• Apps
Jane Collen March 31st, 2020

Why is Containerization So Critical For Running Apps With Micro-Architecture?

Historically, mobile app development has been based on monolithic architectures that are rigid in nature. In such an architecture, the different functionalities and components of an app are in a single instance.

Today, this trend is shifting and changing the mobile app development landscape. Mobile app developers and mobile app development companies are leveraging microservices and containers to deploy much more flexible app architectures, known as microservices.

These apps have a micro-architecture that provides a wide range of benefits to the developers, though it does have its negatives as well.

But before we jump into the nuances of the relationship between containers and apps with micro-architecture, let’s first understand “what are microservices and containers?”

Defining microservices and containers?

Microservices is a modern approach to mobile app development in which the architecture of an app is split into multiple services with a dedicated micro-function within the app. 

Each microservice has its own logical function and is a deviance from the old-school style of monolithic app structures, in which, as we discussed, all components are in a single instance. 

Containers are like boxes or packages used to store everything that an app needs to function, such as code, libraries, binaries, and dependencies. It is a self-contained unit that helps with the development, shipment, and deployment (even on the cloud) of an app, alongside the hardware requirements.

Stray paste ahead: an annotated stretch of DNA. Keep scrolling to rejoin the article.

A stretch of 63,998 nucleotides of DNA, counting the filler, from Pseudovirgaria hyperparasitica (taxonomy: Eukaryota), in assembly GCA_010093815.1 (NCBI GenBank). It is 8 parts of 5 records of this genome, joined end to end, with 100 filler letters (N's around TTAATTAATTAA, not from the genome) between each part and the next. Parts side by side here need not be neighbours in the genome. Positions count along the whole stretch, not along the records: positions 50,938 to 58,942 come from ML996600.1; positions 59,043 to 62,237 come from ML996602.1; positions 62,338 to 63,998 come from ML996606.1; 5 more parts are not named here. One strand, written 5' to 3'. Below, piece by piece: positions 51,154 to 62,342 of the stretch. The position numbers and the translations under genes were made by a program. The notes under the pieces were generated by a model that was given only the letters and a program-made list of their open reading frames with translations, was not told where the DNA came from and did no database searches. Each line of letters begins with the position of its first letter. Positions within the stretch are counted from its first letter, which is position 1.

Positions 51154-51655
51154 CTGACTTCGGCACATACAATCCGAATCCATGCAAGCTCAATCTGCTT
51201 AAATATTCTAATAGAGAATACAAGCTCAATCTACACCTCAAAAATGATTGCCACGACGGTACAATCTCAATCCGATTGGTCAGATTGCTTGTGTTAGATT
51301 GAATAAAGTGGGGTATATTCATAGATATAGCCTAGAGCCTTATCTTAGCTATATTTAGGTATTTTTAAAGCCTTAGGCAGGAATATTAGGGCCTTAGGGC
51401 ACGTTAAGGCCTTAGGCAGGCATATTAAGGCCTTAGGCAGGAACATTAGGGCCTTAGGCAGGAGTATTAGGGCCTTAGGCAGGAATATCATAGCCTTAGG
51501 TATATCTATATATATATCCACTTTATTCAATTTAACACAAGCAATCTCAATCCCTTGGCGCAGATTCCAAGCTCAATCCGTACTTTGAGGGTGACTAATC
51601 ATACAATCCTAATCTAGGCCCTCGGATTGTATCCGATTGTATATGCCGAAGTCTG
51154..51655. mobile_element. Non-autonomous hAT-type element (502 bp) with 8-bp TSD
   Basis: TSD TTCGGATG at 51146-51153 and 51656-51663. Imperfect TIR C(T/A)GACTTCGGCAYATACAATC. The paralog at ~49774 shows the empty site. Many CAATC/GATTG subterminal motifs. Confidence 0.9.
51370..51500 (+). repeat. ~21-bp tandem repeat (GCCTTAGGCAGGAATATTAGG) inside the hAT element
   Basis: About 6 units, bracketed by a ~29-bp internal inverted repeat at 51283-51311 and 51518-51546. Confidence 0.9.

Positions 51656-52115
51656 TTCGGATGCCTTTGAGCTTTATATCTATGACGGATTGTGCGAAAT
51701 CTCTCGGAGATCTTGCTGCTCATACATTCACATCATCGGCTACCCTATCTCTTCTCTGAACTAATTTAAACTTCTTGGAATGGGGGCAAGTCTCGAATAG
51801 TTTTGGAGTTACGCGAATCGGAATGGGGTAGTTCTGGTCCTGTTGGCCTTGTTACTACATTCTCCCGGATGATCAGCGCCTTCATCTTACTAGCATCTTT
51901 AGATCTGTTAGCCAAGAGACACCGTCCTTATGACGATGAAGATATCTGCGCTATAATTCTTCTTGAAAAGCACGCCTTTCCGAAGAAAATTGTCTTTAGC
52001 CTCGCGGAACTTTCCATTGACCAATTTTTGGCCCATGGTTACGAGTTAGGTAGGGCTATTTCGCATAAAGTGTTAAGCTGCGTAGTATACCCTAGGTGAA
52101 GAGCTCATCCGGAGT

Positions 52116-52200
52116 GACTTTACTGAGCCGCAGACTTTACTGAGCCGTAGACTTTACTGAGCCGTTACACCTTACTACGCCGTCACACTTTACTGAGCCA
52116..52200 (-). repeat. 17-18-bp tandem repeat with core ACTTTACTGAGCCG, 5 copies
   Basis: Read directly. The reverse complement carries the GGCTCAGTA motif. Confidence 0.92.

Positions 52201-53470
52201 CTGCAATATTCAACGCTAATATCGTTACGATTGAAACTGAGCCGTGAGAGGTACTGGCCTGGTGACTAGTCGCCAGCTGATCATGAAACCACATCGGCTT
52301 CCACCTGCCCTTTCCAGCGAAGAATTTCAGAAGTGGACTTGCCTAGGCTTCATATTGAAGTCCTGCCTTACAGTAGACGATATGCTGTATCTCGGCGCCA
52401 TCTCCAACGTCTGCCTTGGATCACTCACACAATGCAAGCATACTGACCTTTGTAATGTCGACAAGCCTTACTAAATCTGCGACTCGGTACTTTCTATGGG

Today, the two most famous containers in the industry are Dockers and Kubernetes. They are used to build and run containers, though it is fair to say that Kubernetes is rising as an industry standard, with its ability to run multiple containers in different computing environments.

So what’s the relationship between microservices and containers? Essentially, you put your microservices in containers. Though it is possible to use Virtual Machines for this purpose, containers take up less space and are faster to boot.

Benefits of Using Microservice architecture In Mobile App Development?

The development of microservices or apps with micro-architecture is the answer to the problems associated with monolithic application development. 

I will be explaining these problems and how they are solved in apps with the benefits of containerizing apps with micro-architecture.

Working With A Smaller Codebase